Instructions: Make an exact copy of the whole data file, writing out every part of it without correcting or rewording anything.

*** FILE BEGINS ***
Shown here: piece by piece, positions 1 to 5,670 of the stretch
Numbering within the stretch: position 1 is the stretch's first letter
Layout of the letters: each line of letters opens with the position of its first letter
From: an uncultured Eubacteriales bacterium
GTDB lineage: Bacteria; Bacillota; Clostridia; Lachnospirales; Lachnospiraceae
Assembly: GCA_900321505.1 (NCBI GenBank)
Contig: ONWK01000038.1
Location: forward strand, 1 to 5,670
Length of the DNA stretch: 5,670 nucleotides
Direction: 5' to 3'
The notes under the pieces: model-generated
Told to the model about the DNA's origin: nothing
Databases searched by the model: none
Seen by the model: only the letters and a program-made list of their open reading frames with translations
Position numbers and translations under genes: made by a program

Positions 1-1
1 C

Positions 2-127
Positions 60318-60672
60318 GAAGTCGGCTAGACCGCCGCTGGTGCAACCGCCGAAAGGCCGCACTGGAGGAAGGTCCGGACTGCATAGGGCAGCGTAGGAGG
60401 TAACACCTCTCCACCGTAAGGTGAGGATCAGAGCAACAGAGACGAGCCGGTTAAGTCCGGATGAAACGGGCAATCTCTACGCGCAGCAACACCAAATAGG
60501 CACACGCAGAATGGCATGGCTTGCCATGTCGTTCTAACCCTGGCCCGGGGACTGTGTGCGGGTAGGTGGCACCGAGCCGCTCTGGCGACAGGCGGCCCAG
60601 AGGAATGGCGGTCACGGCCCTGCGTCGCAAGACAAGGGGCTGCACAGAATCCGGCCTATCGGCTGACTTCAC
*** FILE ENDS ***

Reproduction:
Shown here: piece by piece, positions 1 to 5,670 of the stretch
Numbering within the stretch: position 1 is the stretch's first letter
Layout of the letters: each line of letters opens with the position of its first letter
From: an uncultured Eubacteriales bacterium
GTDB lineage: Bacteria; Bacillota; Clostridia; Lachnospirales; Lachnospiraceae
Assembly: GCA_900321505.1 (NCBI GenBank)
Contig: ONWK01000038.1
Location: forward strand, 1 to 5,670
Length of the DNA stretch: 5,670 nucleotides
Direction: 5' to 3'
The notes under the pieces: model-generated
Told to the model about the DNA's origin: nothing
Databases searched by the model: none
Seen by the model: only the letters and a program-made list of their open reading frames with translations
Position numbers and translations under genes: made by a program

Positions 1-1
1 C

Positions 2-127
Positions 60318-60672
60318 GAAGTCGGCTAGACCGCCGCTGGTGCAACCGCCGAAAGGCCGCACTGGAGGAAGGTCCGGACTGCATAGGGCAGCGTAGGAGG
60401 TAACACCTCTCCACCGTAAGGTGAGGATCAGAGCAACAGAGACGAGCCGGTTAAGTCCGGATGAAACGGGCAATCTCTACGCGCAGCAACACCAAATAGG
60501 CACACGCAGAATGGCATGGCTTGCCATGTCGTTCTAACCCTGGCCCGGGGACTGTGTGCGGGTAGGTGGCACCGAGCCGCTCTGGCGACAGGCGGCCCAG
60601 AGGAATGGCGGTCACGGCCCTGCGTCGCAAGACAAGGGGCTGCACAGAATCCGGCCTATCGGCTGACTTCAC